Complete and accurate results were achieved more often in patients in group 1 (73%) than in those in group 2 (54%) or group 3 (42%). Only at high heart rates (group 3) were significantly more right coronary artery segments classified as non-assessable in comparison with left anterior descending coronary artery segments—58% and 35%, respectively (p < 0.01). These findings are amplified in table 1 and illustrated by representative cases in fig 4. The interobserver and intraobserver variability (the latter based on 19 randomly selected patients) for detecting stenosis were reasonably good, with κ values of 0.69 and 0.64, respectively.
From the recorded ECGs of 10 randomly selected patients we calculated the averaged relative heart rate variation during the scan. Initially, a brief deceleration can be observed; after approximately 20 seconds, however, the heart rate progressively increases (fig 5).
Residual cardiac motion artefacts remain a major cause of image degradation in MSCT coronary angiography.2,3,8 The right coronary artery appears particularly vulnerable because of its extensive motion radius and short motion-free period.11 In a recently published study, an inverse relation between heart rate and the image quality of MSCT coronary angiography was reported.12 However, that study did not investigate the consequences for diagnostic accuracy because there was no comparison with a gold standard (conventional angiography).
MSCT image reconstruction takes place during the diastolic phase when motion is relatively sparse.11 The length of this motion-free period is inversely related to the heart rate. Conversely, there is a direct relation between the length of the reconstruction interval—that is, the temporal resolution—and the occurrence of cardiac motion artefacts. The temporal resolution depends on the gantry rotation time, which, owing to mechanical constraints, is currently limited to a maximum of 500 ms. Thus, by using a standard 180° rotation reconstruction algorithm, the temporal resolution is 250 ms. For comparison, EBCT has a temporal resolution of 100 ms and most magnetic resonance coronary angiography sequences use acquisition windows of between 100–150 ms.6,7 At low heart rates a sufficiently long motion-free window is usually available during the mid-diastolic phase. Because this window narrows at higher heart rates, an algorithm has been developed that combines data from consecutive heart cycles and thereby potentially reduces the reconstruction time per cycle down to 125 ms. Optimal performance with this bisegmental algorithm can only be achieved at certain favourable heart rates. Furthermore, this potential reduction of motion artefacts comes at the price of a higher radiation exposure because the algorithm requires a relatively low table speed.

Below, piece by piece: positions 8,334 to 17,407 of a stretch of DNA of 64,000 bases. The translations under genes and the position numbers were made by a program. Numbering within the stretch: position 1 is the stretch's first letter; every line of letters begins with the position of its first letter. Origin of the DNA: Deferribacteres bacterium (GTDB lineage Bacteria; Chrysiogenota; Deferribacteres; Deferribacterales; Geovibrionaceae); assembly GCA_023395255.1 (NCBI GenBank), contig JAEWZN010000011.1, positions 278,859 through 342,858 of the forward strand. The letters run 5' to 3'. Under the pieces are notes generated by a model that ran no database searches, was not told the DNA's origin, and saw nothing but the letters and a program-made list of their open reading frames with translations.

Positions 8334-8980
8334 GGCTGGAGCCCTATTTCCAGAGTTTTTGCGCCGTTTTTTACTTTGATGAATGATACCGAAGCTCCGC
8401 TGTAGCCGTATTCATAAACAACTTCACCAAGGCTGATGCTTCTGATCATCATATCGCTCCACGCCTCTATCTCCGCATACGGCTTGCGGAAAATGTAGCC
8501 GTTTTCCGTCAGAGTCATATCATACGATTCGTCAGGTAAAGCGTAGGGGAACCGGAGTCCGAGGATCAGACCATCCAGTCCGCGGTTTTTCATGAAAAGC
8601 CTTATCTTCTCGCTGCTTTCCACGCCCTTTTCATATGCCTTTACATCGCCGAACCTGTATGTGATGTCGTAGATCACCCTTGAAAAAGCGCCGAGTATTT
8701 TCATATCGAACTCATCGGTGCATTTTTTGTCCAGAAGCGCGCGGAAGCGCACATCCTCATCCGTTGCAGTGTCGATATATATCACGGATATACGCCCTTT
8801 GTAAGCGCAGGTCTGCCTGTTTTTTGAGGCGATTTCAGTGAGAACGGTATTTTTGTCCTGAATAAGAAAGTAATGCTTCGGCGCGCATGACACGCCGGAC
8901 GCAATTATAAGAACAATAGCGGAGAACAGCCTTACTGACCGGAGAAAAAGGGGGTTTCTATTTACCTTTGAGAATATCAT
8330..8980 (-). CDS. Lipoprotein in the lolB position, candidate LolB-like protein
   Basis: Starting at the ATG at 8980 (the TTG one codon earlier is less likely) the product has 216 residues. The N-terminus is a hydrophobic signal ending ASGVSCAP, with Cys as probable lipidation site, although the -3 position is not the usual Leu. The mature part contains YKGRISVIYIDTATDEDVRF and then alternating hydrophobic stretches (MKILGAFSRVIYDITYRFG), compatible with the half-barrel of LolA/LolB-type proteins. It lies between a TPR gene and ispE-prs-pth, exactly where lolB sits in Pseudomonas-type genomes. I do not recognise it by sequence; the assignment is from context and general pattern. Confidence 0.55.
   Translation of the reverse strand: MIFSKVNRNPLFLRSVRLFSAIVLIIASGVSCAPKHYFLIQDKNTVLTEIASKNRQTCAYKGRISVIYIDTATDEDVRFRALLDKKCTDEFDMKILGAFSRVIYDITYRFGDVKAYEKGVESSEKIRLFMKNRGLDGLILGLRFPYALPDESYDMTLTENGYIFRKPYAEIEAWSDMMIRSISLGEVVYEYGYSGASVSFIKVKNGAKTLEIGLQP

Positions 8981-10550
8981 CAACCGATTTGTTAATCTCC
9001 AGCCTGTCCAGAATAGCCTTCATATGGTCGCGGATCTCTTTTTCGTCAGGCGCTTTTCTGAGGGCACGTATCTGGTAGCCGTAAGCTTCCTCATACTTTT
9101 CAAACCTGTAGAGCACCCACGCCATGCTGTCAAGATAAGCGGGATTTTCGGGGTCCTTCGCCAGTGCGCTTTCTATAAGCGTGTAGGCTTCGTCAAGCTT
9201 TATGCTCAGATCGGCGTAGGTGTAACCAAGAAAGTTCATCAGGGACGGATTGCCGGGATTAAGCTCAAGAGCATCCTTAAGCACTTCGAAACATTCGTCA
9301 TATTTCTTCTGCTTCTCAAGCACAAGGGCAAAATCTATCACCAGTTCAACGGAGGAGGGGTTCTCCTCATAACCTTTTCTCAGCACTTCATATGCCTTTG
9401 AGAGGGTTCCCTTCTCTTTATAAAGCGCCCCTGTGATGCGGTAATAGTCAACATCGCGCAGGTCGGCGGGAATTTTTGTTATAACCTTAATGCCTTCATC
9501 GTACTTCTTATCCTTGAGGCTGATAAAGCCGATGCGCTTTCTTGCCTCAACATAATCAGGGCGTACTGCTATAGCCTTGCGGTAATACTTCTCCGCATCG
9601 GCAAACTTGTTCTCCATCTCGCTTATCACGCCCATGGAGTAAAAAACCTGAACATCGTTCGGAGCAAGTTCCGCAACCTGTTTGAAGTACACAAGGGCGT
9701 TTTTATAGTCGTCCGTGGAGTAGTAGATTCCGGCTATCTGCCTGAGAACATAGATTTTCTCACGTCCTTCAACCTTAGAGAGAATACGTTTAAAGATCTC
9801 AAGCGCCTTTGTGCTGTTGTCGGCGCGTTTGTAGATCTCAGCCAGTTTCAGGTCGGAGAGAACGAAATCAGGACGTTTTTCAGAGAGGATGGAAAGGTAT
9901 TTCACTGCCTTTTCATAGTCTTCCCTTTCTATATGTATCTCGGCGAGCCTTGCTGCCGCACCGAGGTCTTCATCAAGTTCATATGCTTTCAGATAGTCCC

Besides motion artefacts, other factors such as the presence of high density material (stents or coronary calcifications), adjacent contrast filled cavities and veins, and incomplete breath holding complicate the assessment of the coronary arteries. Extensive calcium deposition causes high density artefacts that prevent proper luminal assessment. In our group with the lowest heart rates, calcifications were the most common cause of assessment limitation and lesion misinterpretation. Patients with advanced coronary atherosclerosis do not currently benefit from MSCT angiography, and non-enhanced computed tomography, which detects extensive calcium deposition, can be helpful in identifying these patients.
Despite the optimisation of the temporal resolution at higher heart rates, we have shown that the assessability and diagnostic accuracy are significantly higher at lower heart rates, and deteriorate at higher heart rates. A temporary reduction in heart rate by giving short acting oral or intravenous β receptor blocking agents before the data acquisition can be expected to improve image quality. A reduction in the total scan time, either by faster gantry rotation or by more slices, will reduce the heart rate acceleration towards the end of the breath hold. A short scan time will also be beneficial in respect of venous contrast enhancement and patient motion.